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All bets have been cast for Christmas trading. Britain’s festive cheese stocks have been allocated to the retail trade, and what you’ve got on order is what you’ve got to sell.
When I was in the newspaper trade, our goal was to have one copy of the Express unsold in every newsagent in the UK at the end of every day – no demand unmet, but commercially (if not environmentally) acceptable wastage.
My business changed, and the world with it – waste is now seen as morally unacceptable, as well as a cost.
Later experience as a cheesemonger showed me that a complete sell out late on Christmas Eve was akin to a Pools win. I might place a small re-order for New Year visitors to the town, but that was it until February and demand started anew.
Enthusiastic overbuying by Christmas shoppers, followed by half the population starting a new diet, meant precious little demand until half-term.
Christmas 2010 was different. I was persuaded to sign up for a ‘last Saturday before Christmas’ fine food market. I ordered a couple of grand’s worth of extra seasonal stock, acquired another set of scales, bought two more Handees and packed the van.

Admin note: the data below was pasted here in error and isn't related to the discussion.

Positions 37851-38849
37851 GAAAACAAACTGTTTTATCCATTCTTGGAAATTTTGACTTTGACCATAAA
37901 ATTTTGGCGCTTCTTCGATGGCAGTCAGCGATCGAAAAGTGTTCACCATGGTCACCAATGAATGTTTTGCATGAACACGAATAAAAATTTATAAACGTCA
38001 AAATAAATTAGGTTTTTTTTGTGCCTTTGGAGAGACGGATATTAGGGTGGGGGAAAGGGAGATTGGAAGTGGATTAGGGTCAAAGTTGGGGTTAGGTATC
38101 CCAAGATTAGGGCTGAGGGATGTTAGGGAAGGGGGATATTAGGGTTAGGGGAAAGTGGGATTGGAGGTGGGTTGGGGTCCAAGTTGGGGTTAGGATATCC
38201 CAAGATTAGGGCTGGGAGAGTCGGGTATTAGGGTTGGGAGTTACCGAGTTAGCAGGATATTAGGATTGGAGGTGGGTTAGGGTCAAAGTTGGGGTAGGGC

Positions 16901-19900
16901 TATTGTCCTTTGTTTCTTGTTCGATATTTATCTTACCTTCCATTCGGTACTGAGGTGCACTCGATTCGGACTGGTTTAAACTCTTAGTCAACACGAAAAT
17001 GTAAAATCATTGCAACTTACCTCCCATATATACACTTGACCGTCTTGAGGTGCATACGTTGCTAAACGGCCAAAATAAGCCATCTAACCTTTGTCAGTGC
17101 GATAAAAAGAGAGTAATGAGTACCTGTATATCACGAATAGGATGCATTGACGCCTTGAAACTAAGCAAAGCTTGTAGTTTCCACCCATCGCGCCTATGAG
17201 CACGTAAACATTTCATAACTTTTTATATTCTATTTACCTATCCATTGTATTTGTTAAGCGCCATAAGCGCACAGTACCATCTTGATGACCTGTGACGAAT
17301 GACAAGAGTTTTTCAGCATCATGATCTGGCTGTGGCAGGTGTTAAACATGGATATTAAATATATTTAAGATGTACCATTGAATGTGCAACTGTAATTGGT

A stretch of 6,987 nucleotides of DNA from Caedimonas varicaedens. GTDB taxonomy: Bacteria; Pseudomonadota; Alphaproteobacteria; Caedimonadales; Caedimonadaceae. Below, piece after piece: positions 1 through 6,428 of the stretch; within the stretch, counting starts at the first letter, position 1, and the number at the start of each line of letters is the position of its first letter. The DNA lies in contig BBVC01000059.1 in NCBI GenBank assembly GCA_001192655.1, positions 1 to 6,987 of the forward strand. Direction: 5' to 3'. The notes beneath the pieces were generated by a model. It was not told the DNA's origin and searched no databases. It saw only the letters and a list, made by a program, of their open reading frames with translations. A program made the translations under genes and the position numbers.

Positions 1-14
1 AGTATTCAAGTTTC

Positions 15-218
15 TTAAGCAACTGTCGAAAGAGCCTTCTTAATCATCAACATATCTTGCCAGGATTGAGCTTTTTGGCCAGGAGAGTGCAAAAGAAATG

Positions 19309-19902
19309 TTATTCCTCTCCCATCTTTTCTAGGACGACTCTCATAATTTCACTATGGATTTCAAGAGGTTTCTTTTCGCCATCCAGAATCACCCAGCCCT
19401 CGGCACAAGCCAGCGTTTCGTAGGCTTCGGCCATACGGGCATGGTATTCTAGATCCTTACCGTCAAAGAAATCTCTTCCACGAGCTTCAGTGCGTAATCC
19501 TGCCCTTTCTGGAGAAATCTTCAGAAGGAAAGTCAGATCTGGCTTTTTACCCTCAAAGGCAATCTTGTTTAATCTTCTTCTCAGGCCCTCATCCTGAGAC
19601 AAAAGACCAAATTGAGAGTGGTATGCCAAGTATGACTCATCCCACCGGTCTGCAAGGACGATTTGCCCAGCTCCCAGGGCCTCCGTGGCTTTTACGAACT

On the Friday night, the snow came down. The market was unreachable, as was my shop. We spent the day at home, realising that far from being our best day of the year, we were going to be lucky to cover staff costs for the day, let alone convert our cheese into cash.
Thankfully, the snow lifted after a couple of days. We still had most of the working week to trade from the shop and shifted some stock. On Christmas Eve, as the shutters came down, I still had six whole blue cheeses: Stilton, Stichelton and Dorset Blue Vinny, not to mention short-dated seasonal lines. A lot of cheese.
That’s the peril of overstock, but this Christmas may be different and premature sell-outs might be commonplace. What to do if punters are waving money, yet there’s no cheese?
Here’s where the deeds of past Chancellors of the Exchequer can show a way. I’d never heard of quantitative easing until about 2010, but it seemed to involve printing more money. My Lyme Regis fellow trader, Si the Fish (monger) accused me of Quantitative Cheesing when I launched a gift voucher scheme.
The benefits of vouchers are many: it’s a non-perishable gift (but do include an expiry date), a reason for new people to visit your shop, and positive cash-flow. This year, it’s also a way for shielding or queue-averse shoppers to buy gifts without coming into town.
I didn’t even bother with outsourcing design or print – a few minutes on the laptop, some card into the printer, and a couple of grand printed up and ready to sell.
It won’t put cheese on the table for Boxing Day, but it can get the tills ringing with a bit more Christmas cheer. Number 11, eat your heart out!
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